When the co-processor became the functional-unit within the processor (Floating Point Unit), multiplication cost was pretty much the cost of an addition. In the previous architectures, Fast MM could trade off multiplications with additions directly. The benefits was immediate. Now the trading of the operations is not so appealing.

With the FPU, the bottle neck became the register file, the communication means between memory and the FPU. Fast MM use more space and thus more registers. But if the registers are not enough and spills to memory happen, we pay dearly for those additions and now those addition cost as much as multiplications. Fast MM will kick in only when the number of operations offset for the costs, now we need a problem size in the tens.

If you play with an O() notation and count the number of operations such as multiplication and additions and they cost equally, say 1, you will find that the problem size should be at least 12 to break even. In practice, you must have a larger problem because the possible spill costs.

The memory is still basically flat, thus counting operation works just fine and the O() notation is elegant and simple. The possible spills are expensive but if we are careful.

**Notice that **In this scenario, we start trading off Matrix Multiplications with Matrix Additions. We must start taking advantage that we trade a single Matrix Multipliciation O(N^3) with 15-18 Matrix Additions O(N^2). Of course, as side effect, we perform fewer multiplications as in the previous cases, but we need a problem size for which this is advantageous. Just for fun, for N=10, the cost of a MM is 1000 and the cost of a MA is 100. N=13 seems a good start for searching the right break even point.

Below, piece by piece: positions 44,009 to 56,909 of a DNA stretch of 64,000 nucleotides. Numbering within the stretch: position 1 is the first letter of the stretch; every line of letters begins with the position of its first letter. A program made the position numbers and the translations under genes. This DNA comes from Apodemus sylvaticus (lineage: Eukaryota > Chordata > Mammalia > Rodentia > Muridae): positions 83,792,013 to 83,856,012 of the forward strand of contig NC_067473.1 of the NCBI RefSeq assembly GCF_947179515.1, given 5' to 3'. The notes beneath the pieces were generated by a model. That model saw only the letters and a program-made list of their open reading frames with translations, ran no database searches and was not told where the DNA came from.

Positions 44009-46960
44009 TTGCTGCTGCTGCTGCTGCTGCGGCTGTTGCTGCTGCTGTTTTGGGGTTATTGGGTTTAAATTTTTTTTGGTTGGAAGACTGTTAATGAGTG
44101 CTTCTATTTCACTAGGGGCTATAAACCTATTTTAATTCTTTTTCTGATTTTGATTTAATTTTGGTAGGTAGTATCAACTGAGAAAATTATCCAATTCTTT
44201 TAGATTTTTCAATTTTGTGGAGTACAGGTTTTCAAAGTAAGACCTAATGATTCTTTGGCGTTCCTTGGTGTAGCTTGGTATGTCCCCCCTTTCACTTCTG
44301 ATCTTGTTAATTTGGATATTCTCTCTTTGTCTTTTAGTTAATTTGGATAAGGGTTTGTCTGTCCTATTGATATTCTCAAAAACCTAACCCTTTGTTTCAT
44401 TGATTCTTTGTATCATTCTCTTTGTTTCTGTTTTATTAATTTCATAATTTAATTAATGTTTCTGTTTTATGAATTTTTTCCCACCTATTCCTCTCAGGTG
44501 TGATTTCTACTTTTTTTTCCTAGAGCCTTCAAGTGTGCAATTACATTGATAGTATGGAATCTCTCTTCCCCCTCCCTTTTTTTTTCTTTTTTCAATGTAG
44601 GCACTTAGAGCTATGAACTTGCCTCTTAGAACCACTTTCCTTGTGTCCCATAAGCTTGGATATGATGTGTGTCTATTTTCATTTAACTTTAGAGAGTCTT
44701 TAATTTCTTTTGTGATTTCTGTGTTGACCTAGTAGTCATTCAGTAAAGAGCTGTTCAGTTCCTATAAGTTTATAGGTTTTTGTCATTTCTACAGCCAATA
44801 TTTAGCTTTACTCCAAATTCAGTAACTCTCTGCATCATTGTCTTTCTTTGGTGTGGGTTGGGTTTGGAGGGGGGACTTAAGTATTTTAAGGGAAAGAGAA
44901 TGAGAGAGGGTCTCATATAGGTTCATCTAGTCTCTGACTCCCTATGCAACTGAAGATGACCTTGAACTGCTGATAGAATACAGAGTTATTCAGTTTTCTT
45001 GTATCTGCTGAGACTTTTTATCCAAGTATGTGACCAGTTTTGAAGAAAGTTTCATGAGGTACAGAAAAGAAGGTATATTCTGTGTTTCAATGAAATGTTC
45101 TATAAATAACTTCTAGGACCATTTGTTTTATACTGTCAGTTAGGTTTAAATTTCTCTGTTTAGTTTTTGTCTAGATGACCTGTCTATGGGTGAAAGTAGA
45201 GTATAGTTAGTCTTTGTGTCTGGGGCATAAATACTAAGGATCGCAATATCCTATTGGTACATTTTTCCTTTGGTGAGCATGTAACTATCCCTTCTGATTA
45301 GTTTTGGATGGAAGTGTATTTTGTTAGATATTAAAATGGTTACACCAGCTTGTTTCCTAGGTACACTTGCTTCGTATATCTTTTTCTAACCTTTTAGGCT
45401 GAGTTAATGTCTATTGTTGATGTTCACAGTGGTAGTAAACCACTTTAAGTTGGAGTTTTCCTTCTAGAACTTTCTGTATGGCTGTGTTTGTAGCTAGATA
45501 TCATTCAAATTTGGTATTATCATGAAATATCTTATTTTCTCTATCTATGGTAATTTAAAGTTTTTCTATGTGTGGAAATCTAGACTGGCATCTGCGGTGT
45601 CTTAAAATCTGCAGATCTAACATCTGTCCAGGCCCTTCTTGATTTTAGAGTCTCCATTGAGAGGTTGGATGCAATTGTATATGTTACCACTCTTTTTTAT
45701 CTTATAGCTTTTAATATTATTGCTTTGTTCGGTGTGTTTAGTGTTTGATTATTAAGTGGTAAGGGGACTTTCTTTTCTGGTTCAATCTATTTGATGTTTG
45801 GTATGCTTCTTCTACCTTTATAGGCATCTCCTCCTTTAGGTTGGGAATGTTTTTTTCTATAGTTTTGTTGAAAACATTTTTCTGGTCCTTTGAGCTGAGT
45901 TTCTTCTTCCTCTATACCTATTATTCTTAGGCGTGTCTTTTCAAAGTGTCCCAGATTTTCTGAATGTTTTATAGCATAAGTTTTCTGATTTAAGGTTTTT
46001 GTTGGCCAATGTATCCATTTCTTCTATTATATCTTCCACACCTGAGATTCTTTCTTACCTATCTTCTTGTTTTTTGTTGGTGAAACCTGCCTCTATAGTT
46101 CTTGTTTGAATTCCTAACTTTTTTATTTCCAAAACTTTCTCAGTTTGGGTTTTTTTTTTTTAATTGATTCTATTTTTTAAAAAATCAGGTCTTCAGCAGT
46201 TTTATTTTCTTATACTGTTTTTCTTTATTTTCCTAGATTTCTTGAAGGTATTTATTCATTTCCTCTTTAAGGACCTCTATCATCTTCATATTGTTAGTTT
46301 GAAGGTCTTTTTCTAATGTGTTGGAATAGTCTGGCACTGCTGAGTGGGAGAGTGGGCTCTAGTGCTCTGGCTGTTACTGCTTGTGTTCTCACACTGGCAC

With the integration of caches and memory hierarchies in a processor, the situation has got tricky. If an application reuses data and these data are stored in caches, in practice we reduce the waiting time to access: we pay dearly for the first access, but then we can amortize the total cost because the following accesses are cheap: 3 cycles.

The MM if implemented carefully can exploit optimal reuse and thus can take advantage of caches extremely well. With caches and deep pipeline, MM can reach peak performance.

Fast MM are penalized by memory hierarchy because MA have no data reuse and their performance is basically bound to the throughput of the memory level where the data are stored. In my experience, caches are rarely big enough so that Fast MM and MM are competitive. In my experience, only when in memory FastMM can start kicking some FLOPS.

Again, Fast MMs trade off one MM for 15-18 MAs. The break even point for modern architectures varies. For one architecture, 4 core 2 processors 3.2 GHz Xeon Based system, Fast MM and MM break even at N=7,000.This system has a very poor memory bandwitdth one bus and a single common memory. Thus, a break even point of 7,000 says a lot about the architecture more than about the algorithm. For other architectures with the same or better peak performance, the break even point is in the range 2,000 — 3,500.

An interesting question is related the future architectures. How FastMM will face off against the future Multicore and multi-processor systems? What about GPUs?

About GPUs I have no clue because I am not an expert. But if they do not have an memory hierarchy or caches are big enough, I can see application and great potential for FastMM even for moderate problem sizes. About multicore, we will need larger problem sizes. What I like is that with the appearance of larger machines, there is the tendency of solving larger problems. In such a case, what is practical and what is not will be defined by the application where MM are used.